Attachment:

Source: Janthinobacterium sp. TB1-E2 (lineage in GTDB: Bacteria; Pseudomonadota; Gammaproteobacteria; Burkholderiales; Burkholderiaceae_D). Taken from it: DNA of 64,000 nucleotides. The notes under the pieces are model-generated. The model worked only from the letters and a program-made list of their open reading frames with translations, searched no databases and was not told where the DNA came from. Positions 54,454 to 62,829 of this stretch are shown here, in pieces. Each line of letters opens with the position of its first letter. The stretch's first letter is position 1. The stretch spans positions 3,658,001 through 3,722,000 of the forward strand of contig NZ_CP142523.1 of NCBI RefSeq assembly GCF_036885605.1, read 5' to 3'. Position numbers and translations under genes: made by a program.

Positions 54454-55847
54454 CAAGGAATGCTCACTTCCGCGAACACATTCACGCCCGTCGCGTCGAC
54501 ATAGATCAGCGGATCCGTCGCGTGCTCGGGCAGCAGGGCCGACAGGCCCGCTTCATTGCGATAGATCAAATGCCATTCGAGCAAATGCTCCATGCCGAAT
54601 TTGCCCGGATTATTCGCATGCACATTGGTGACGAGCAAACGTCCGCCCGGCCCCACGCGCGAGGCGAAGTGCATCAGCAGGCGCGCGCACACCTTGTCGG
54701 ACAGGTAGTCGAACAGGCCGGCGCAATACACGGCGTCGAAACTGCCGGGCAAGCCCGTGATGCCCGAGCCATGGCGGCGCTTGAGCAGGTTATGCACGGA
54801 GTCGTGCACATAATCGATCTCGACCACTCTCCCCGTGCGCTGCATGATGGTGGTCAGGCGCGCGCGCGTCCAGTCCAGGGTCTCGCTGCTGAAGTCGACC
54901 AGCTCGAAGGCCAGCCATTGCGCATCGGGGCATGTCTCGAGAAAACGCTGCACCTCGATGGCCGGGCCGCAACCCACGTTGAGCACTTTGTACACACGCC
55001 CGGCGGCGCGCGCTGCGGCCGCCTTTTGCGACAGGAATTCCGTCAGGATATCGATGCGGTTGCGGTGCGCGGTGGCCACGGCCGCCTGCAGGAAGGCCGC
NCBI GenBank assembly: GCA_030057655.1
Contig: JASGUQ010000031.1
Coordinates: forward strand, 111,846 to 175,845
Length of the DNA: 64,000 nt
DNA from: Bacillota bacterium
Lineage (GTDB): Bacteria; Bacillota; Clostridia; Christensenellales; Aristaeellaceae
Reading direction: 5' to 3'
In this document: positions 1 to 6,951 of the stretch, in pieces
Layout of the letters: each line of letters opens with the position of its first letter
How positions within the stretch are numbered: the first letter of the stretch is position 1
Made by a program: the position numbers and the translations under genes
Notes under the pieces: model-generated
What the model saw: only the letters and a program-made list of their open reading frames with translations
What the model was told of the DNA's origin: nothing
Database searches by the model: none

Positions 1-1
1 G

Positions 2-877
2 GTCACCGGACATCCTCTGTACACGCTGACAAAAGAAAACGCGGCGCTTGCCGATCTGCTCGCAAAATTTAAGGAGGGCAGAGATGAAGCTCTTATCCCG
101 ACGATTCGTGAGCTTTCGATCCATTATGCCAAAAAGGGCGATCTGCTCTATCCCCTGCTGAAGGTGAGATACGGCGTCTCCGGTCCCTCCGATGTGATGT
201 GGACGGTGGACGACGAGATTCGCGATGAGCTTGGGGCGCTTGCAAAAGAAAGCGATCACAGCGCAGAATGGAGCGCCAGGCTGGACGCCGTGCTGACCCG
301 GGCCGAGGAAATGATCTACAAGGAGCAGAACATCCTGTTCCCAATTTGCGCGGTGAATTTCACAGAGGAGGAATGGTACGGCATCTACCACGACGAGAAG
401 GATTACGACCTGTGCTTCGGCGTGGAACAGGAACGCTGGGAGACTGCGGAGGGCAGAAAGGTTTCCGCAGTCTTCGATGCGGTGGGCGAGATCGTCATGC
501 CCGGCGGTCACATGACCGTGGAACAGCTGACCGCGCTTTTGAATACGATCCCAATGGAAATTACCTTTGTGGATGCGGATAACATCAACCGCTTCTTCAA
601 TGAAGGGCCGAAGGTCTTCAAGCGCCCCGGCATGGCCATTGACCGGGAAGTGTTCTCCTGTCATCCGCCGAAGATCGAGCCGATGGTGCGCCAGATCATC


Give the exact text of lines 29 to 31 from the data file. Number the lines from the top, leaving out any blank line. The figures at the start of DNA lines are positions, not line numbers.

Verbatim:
101 ACGATTCGTGAGCTTTCGATCCATTATGCCAAAAAGGGCGATCTGCTCTATCCCCTGCTGAAGGTGAGATACGGCGTCTCCGGTCCCTCCGATGTGATGT
201 GGACGGTGGACGACGAGATTCGCGATGAGCTTGGGGCGCTTGCAAAAGAAAGCGATCACAGCGCAGAATGGAGCGCCAGGCTGGACGCCGTGCTGACCCG
301 GGCCGAGGAAATGATCTACAAGGAGCAGAACATCCTGTTCCCAATTTGCGCGGTGAATTTCACAGAGGAGGAATGGTACGGCATCTACCACGACGAGAAG